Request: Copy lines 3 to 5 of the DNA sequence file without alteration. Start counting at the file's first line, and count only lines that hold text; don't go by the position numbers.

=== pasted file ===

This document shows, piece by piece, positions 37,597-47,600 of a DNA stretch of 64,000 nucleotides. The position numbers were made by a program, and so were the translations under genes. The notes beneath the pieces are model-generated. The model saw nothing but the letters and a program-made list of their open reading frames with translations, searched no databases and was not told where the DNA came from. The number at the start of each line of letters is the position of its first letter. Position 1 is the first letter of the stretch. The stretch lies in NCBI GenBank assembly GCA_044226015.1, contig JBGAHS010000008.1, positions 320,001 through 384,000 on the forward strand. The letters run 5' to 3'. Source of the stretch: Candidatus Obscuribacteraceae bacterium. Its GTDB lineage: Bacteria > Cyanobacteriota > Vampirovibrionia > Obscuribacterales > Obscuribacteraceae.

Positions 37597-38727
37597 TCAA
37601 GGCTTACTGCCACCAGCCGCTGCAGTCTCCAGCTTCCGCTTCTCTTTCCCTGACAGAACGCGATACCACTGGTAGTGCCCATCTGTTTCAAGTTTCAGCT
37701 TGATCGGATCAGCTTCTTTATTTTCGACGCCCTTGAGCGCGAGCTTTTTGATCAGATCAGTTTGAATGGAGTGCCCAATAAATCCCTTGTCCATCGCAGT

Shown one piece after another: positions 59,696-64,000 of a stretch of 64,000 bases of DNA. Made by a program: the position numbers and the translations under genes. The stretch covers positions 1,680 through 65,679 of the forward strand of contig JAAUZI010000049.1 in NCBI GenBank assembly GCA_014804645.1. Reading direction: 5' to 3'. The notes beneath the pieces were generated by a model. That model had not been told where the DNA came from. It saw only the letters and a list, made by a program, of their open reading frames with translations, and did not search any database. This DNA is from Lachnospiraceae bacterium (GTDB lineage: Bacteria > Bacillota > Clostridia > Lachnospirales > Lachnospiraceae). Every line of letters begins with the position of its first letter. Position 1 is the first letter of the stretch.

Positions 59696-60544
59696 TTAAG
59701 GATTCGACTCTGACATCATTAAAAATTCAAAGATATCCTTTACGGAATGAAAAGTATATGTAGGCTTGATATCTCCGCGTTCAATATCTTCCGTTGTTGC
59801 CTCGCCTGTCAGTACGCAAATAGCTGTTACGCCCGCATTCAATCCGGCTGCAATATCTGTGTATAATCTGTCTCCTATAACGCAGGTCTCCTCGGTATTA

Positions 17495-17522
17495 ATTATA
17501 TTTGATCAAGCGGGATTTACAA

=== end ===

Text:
37597 TCAA
37601 GGCTTACTGCCACCAGCCGCTGCAGTCTCCAGCTTCCGCTTCTCTTTCCCTGACAGAACGCGATACCACTGGTAGTGCCCATCTGTTTCAAGTTTCAGCT
37701 TGATCGGATCAGCTTCTTTATTTTCGACGCCCTTGAGCGCGAGCTTTTTGATCAGATCAGTTTGAATGGAGTGCCCAATAAATCCCTTGTCCATCGCAGT